`=>` As a result of polarisation, the molecule possesses the `color{red}("dipole moment")` which can be defined as the product of the magnitude of the charge and the distance between the centres of positive and negative charge.

● It is usually designated by a Greek letter ‘μ’.

● Mathematically, it is expressed as follows :

● Dipole moment (`μ`) = charge (`Q`) × distance of separation (`r`)

● Dipole moment is usually expressed in Debye units (`D`).

● The conversion factor is

`1 D = 3.33564 × 10^(–30) C m`

where `C` is coulomb and `m` is meter.

● Further dipole moment is a vector quantity and is depicted by a small arrow with tail on the positive centre and head pointing towards the negative centre.

● For example the dipole moment of `HF` may be represented as :

`underset{H - overset(. . )F : } ↛`

● The shift in electron density is symbolised by crossed arrow `↛ ` above the Lewis structure to indicate the direction of the shift.

`=>` In case of polyatomic molecules the dipole moment not only depend upon the individual dipole moments of bonds known as bond dipoles but also on the spatial arrangement of various bonds in the molecule. In such case, the dipole moment of a molecule is the vector sum of the dipole moments of various bonds.

`color{red}("Example ")` (i) In `H_2O` molecule, which has a bent structure, the two `O–H` bonds are oriented at an angle of `104.5^0`. Net dipole moment of `6.17 × 10^(–30) C m (1D = 3.33564 × 10^(–30) C m)` is the resultant of the dipole moments of two `O–H` bonds. See fig.1.

● Net Dipole moment, `μ = 1.85 D = 1.85 × 3.33564 × 10^(–30) C m = 6.17 ×10^(–30) C m`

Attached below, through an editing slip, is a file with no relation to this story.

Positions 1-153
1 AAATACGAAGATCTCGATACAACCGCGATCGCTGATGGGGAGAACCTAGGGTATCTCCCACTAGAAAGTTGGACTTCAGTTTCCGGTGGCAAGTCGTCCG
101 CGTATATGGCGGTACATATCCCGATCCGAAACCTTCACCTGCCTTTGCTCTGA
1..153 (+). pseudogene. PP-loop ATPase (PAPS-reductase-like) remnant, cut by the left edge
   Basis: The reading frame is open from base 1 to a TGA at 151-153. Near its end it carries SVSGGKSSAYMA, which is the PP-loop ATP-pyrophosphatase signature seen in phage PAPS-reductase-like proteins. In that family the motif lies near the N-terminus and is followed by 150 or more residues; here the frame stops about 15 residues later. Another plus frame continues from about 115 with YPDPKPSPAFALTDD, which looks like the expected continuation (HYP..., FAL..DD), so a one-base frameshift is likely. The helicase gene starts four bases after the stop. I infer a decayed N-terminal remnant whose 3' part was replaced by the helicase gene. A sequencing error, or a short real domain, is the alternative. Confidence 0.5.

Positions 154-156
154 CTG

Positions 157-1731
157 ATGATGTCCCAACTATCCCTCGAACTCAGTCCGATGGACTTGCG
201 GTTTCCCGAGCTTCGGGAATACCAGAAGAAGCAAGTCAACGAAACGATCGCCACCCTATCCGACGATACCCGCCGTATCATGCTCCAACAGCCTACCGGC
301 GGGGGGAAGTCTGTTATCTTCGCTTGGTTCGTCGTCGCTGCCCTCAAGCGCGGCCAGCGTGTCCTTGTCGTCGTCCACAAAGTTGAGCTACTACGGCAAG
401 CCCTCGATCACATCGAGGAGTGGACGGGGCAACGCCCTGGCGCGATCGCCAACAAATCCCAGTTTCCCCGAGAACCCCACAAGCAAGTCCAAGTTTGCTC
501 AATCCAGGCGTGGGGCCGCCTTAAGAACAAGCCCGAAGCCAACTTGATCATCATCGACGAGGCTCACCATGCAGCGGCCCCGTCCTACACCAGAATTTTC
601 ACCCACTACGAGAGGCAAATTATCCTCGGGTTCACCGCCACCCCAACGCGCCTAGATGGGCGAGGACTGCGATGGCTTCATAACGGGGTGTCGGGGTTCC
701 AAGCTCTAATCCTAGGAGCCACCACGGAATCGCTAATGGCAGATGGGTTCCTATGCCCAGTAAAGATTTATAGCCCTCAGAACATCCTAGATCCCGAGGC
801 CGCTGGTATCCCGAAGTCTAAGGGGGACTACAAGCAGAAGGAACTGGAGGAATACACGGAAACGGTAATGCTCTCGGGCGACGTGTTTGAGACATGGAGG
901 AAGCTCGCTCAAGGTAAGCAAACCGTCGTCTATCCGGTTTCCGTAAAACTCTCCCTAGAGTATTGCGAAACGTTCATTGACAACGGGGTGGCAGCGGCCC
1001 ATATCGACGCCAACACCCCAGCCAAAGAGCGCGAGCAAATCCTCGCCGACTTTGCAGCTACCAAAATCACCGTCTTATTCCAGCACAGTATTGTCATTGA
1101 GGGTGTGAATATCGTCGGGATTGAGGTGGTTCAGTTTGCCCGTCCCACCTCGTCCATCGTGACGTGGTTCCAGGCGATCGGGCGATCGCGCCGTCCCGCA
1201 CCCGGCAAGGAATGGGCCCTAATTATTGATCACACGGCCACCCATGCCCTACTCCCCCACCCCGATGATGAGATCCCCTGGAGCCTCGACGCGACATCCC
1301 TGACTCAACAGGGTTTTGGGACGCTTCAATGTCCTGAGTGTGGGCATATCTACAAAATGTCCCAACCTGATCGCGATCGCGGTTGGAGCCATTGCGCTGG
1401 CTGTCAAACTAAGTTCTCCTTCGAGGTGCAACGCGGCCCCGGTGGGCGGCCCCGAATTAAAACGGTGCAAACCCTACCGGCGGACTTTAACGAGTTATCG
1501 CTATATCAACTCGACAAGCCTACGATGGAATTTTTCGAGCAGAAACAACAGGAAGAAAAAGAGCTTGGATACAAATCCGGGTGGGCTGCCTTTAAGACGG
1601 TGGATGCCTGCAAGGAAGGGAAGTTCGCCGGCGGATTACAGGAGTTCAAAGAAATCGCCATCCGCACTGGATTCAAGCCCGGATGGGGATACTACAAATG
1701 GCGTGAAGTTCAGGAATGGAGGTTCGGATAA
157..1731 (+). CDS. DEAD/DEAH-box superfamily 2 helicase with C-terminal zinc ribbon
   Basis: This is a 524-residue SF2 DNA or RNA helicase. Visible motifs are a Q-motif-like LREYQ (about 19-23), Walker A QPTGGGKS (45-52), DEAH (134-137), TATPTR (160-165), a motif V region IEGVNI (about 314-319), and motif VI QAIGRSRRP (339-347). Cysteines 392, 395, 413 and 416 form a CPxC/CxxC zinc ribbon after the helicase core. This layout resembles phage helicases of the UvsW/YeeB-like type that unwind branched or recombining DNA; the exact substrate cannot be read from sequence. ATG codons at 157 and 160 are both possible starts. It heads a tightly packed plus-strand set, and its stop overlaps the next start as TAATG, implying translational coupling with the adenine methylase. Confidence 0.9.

(ii) The dipole moment in case of `BeF_2` is zero. This is because the two equal bond dipoles point in opposite directions and cancel the
effect of each other. See fig.2.

(iii) In tetra-atomic molecule, for example in `BF_3`, the dipole moment is zero although the `B – F` bonds are oriented at an angle of `120°` to one another, the three bond moments give a net sum of zero as the resultant of any two is equal and opposite to the third. See fig.3.

(iv) Let's study about `NH_3` and `NF_3` molecule.

● Both the molecules have pyramidal shape with a lone pair of electrons on nitrogen atom.

● Although fluorine is more electronegative than nitrogen, the resultant dipole moment of `NH_3 ( 4.90 × 10^(–30) C m)` is greater than that of `NF_3 (0.8 × 10^(–30) C m)`.

● This is because, in case of `NH_3` the orbital dipole due to lone pair is in the same direction as the resultant dipole moment of the `N – H` bonds, whereas in `NF_3` the orbital dipole is in the direction opposite to the resultant dipole moment of the three `N–F` bonds.

● The orbital dipole because of lone pair decreases the effect of the resultant `N – F` bond moments, which results in the low dipole moment of `NF_3` as represented in fig.4.

`=>` Dipole moments of some molecules are shown in Table 4.5.

`=>` Just as all the covalent bonds have some partial ionic character, the ionic bonds also have partial covalent character.

`color{green}("Fajan's Rule ")`

`=>` The partial covalent character of ionic bonds was discussed by Fajans in terms of the following rules :

● The smaller the size of the cation and the larger the size of the anion, the greater the covalent character of an ionic bond.

● The greater the charge on the cation, the greater the covalent character of the ionic bond.

● For cations of the same size and charge, the one, with electronic configuration `(n-1)d^n ns^0`, typical of transition metals, is more polarising than the one with a noble gas configuration, `ns^2 np^6`, typical of alkali and alkaline earth metal cations.

`=>` The cation polarises the anion, pulling the electronic charge toward itself and thereby increasing the electronic charge between the two. This is precisely what happens in a covalent bond, i.e., buildup of electron charge density between the nuclei.

`=>` The polarising power of the cation, the polarisability of the anion and the extent of distortion (polarisation) of anion are the factors, which determine the per cent covalent character of the ionic bond.